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Review: "Lovestruck: The Musical"

Shannan Singletary ’16 / Emertainment Monthly Staff

ADRIENNE BAILON, SARA PAXTON, ALEXANDER JOHN, DAVID SANTIAGO, MARK TALLMAN. Photo  credit: ABC FAMILY/Donald Rager.
ADRIENNE BAILON, SARA PAXTON, ALEXANDER JOHN, DAVID SANTIAGO, MARK TALLMAN. Photo credit: ABC FAMILY/Donald Rager.

ABC Famiy’s newest movie Lovestruck: The Musical is about as silly as its name suggests.

The movie tells the story of Mirabella (Sara Paxton), a young Broadway star that decides to quit show business, and the current musical she stars in to marry Italian playboy, Marco (Alexander DiPersia).

Mirabella’s mother, Harper (Jane Seymour), is not happy with the idea and thinks her daughter is throwing her life away, so she hops on a plane and makes her way to Italy to try and convince Mirabella that Marco is no good for her.

When Harper arrives at the airport, she decides to drink a bit of this weird concoction. She found it in an old desk drawer at the back of a theater (because who wouldn’t drink that?). Harper drank it in an attempt to ease the pain of her injured knee. (I would also like to point out the fact that TSA would never have allowed her to fly with this tonic in her bag because it definitely exceeded 3.4 ounces.)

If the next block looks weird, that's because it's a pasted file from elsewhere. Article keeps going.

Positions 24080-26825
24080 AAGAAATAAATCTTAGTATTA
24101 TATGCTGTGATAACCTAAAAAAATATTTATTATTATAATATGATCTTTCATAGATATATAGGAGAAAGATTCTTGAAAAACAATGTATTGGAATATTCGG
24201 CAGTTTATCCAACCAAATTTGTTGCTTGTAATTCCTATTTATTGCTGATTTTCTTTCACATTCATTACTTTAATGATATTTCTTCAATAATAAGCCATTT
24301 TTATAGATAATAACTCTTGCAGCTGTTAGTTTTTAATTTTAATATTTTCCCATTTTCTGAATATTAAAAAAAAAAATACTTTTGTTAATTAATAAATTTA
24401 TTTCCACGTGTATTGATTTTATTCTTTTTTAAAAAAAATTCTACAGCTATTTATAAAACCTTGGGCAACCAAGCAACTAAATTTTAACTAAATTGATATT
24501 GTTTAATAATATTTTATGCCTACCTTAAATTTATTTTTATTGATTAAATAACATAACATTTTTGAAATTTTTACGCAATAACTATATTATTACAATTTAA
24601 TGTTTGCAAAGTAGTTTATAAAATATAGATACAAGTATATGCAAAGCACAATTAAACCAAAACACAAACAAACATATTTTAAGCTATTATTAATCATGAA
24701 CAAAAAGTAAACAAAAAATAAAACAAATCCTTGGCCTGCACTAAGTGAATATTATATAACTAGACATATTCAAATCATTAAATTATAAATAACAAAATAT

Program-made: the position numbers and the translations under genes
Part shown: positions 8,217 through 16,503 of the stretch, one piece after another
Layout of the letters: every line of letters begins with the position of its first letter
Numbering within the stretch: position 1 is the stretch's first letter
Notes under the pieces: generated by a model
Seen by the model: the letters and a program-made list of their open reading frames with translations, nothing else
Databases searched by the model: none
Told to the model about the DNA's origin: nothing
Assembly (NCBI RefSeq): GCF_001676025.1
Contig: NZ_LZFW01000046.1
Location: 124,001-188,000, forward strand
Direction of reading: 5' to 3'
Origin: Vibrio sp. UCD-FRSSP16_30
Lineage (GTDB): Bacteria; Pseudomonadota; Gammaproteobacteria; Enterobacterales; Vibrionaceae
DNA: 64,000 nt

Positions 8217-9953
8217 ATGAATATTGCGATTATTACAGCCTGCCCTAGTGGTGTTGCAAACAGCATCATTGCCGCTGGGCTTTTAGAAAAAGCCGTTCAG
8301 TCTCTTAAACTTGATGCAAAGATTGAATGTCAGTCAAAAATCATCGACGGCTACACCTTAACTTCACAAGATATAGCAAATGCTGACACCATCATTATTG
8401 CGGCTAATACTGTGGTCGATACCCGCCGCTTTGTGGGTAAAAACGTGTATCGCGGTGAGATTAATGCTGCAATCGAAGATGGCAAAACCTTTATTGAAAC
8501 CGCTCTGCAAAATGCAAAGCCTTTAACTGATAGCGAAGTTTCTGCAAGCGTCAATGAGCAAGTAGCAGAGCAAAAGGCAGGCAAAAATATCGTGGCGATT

The remedy has a strange side effect though, and she ends up turning into a much younger version of herself (Chelsea Kane).  Harper decides to use this as a tool to get her daughter and Marco to call off the marriage.

The only thing cheesier in this movie than its plot line was its music. The movie featured a mixture of original music and covers of pop songs, such as Lady Gaga’s “Just Dance,” Madonna’s “Like a Virgin,” and Usher’s “DJ Got Us Falling in Love.”

All of the musical numbers in the movie sounded too similar, for my liking. Each song seemed very computerized as well as stereotypically pop-sounding. Thinking back on the movie after it was over I had a hard time distinguishing the different musical numbers from each other.

The musical numbers came into a scene very awkwardly. The transitions from a regular scene into a song rarely seemed to flow smoothly together as they do in other musicals, making it harder to accept these performances as a normal aspect of the scene.

This movie could potentially be a hit with the tween crowd, but as a college student I’d suggest you spend the extra hour and a half studying (or, you know, sleeping).

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